Wilfred R. Bion, (1946). “Leaderless group project”, in Bulletin of the Menninger Clinic, 10: 77–81.
Wilfred R. Bion, (1948a). “Psychiatry in a time of crisis”, in British Journal of Medical Psychology, vol. XXI.
Wilfred R. Bion, War Memoirs 1917 – 1919, ed. F.Bion. London: Karnac Books 1997.
 See especially how Winnicot describes the replacement of the “good enough mother” (Winnicott, 1971, pp. 13) by the “transitional object” in the development of the child.
Donald W. Winnicott, “Transitional objects and transitional phenomena; a study of the first not-me possession”, in Int J Psychoanal. 1953;34(2), 89–97.
Donald W. Winnicott, Playing and Reality, London: Tavistock Publications 1971.
 Jacques Lacan, The Seminar of Jacques Lacan Book XX, Encore, transl. Bruce Fink, New York & London: W.W. Norton & Co. 1998, 80.
 See Luce Irigaray, This Sex Which Is Not One, trans. Catherine Porter and Carolyn Burke, Ithaka: Cornell University Press 1985.
Hélène Cixous; Catherine Clément, The Newly Born Woman, trans. Wang, Betsy. Minneapolis: University of Minnesota Press 1986.
Julia Kristeva, Desire in Language: A Semiotic Approach to Literature and Art, New York, Columbia University Press, 1980.
 Iris Marion Young, “Throwing Like a Girl. A Phenomenology of Feminine Body Comportment Motility and Spatiality”, in Human Studies 3 (1980), 137-156.
Joan Copjec, Read my Desire. Lacan Against the Historicists, Cambridge Mass.: MIT Press 1994.
Jacqueline Rose, Sexuality in the Field of Vision, London, New York: Verso 1986.
 Reza Negarestani, Cyclonopedia. Complicity with Anonymous Materials, Melbourne: re.press 2008, 92.
 Paul B. Preciado, Testo Junkie, trans, Bruce Benderson, New York: The Feminist Press 2013, 33ff.
 Levi R. Bryant, The Democracy of Objects, London: Open Humanities Press 2011.
 The term was first used by Eugen Bleuler in 1911.
Theocharis Chr. Kyziridis, Notes on the History of Schizophrenia, reprinted from the German Journal of Psychiatry, URL http://www.psychodyssey.net/wp-content/uploads/2012/05/Notes-on-the-History-of-Schizophrenia.pdf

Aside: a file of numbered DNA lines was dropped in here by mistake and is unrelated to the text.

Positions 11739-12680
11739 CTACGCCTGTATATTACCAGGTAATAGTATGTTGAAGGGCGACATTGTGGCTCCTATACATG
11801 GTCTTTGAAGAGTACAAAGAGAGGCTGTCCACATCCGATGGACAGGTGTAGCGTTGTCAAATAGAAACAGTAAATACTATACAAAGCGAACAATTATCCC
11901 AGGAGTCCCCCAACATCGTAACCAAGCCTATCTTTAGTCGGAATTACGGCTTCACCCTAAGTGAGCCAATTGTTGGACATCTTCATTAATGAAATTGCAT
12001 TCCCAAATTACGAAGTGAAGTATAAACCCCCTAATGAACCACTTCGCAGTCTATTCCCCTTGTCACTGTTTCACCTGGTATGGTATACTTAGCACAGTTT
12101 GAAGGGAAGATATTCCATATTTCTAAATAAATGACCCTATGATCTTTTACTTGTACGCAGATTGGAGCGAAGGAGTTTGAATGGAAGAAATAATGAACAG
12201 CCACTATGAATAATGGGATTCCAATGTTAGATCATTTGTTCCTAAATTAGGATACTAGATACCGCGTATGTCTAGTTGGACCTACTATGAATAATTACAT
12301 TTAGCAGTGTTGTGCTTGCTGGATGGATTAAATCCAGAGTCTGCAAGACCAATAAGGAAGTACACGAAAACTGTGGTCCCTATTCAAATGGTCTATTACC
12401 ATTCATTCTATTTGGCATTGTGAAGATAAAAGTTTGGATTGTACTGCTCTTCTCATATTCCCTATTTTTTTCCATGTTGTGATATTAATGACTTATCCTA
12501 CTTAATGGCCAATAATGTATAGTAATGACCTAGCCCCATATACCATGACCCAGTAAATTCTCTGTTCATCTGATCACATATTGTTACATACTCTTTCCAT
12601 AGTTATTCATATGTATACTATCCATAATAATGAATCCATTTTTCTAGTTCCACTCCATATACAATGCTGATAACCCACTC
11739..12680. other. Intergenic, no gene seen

Scott Wilson, The Order of Joy. Beyond the Cultural Politics of Enjoyment, Albany: State University of New York Press 2008, 40.
 See the swarms of essays by the Cybernetic Culture Research Unit. URL http://www.ccru.net/abcult.htm
 Donna J. Haraway, Staying with the Trouble. Making Kin in the Chthulucene, Durham, London: Duke University Press 2016, 9-29.
 Lucian Parisi, Abstract Sex. Philosophy, Biotechnology and the Mutations of Desire, London and others: Bloomsbury 2004.
 Iris Marion Young, Justice and the Politics of Difference, Princeton, N.J. : Princeton University Press, 1990.
 Lucian Parisi, Contagious Architecture. Computation, Aesthetics, and Space, Cambridge Mass.,
London: MIT Press 2013, XII.
verina gfader is an artist and researcher whose practice is orchestrated as organised fields of research aided by printed matter, drawing and animation, text performance and fabulations, and fictional institutions. The work is an interaction, a relation between thinking/ theory and making/performing/ practice, and often results in a book-object, piece of printed matter: a diagram encompassing worlds, materiality, study, spirit. On the professional and conceptual plane (and beyond the charters of Malmoe Art Academy/Lund University, the University of Hong Kong, Animate Assembly, and EP book series); verina concentrates on other, more peripheral territories: anonymous materials, Dust, DIY science and anime backgrounds in Japan and elsewhere.